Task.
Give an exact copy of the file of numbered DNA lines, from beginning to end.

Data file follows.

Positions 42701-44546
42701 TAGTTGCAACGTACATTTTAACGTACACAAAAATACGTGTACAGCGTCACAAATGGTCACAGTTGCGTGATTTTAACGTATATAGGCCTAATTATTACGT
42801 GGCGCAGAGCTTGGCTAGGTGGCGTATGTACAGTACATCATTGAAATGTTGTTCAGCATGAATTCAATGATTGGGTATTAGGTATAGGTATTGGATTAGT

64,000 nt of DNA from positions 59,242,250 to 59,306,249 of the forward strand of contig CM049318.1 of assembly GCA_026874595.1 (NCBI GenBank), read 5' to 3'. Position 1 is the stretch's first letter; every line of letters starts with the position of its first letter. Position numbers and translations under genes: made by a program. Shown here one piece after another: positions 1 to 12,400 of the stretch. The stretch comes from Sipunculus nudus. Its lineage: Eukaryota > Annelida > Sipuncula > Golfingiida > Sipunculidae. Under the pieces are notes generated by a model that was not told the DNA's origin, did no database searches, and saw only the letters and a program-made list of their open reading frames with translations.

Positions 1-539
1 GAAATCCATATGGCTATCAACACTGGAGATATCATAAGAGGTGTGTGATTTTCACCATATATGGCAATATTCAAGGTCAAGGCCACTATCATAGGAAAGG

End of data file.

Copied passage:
Positions 42701-44546
42701 TAGTTGCAACGTACATTTTAACGTACACAAAAATACGTGTACAGCGTCACAAATGGTCACAGTTGCGTGATTTTAACGTATATAGGCCTAATTATTACGT
42801 GGCGCAGAGCTTGGCTAGGTGGCGTATGTACAGTACATCATTGAAATGTTGTTCAGCATGAATTCAATGATTGGGTATTAGGTATAGGTATTGGATTAGT

64,000 nt of DNA from positions 59,242,250 to 59,306,249 of the forward strand of contig CM049318.1 of assembly GCA_026874595.1 (NCBI GenBank), read 5' to 3'. Position 1 is the stretch's first letter; every line of letters starts with the position of its first letter. Position numbers and translations under genes: made by a program. Shown here one piece after another: positions 1 to 12,400 of the stretch. The stretch comes from Sipunculus nudus. Its lineage: Eukaryota > Annelida > Sipuncula > Golfingiida > Sipunculidae. Under the pieces are notes generated by a model that was not told the DNA's origin, did no database searches, and saw only the letters and a program-made list of their open reading frames with translations.

Positions 1-539
1 GAAATCCATATGGCTATCAACACTGGAGATATCATAAGAGGTGTGTGATTTTCACCATATATGGCAATATTCAAGGTCAAGGCCACTATCATAGGAAAGG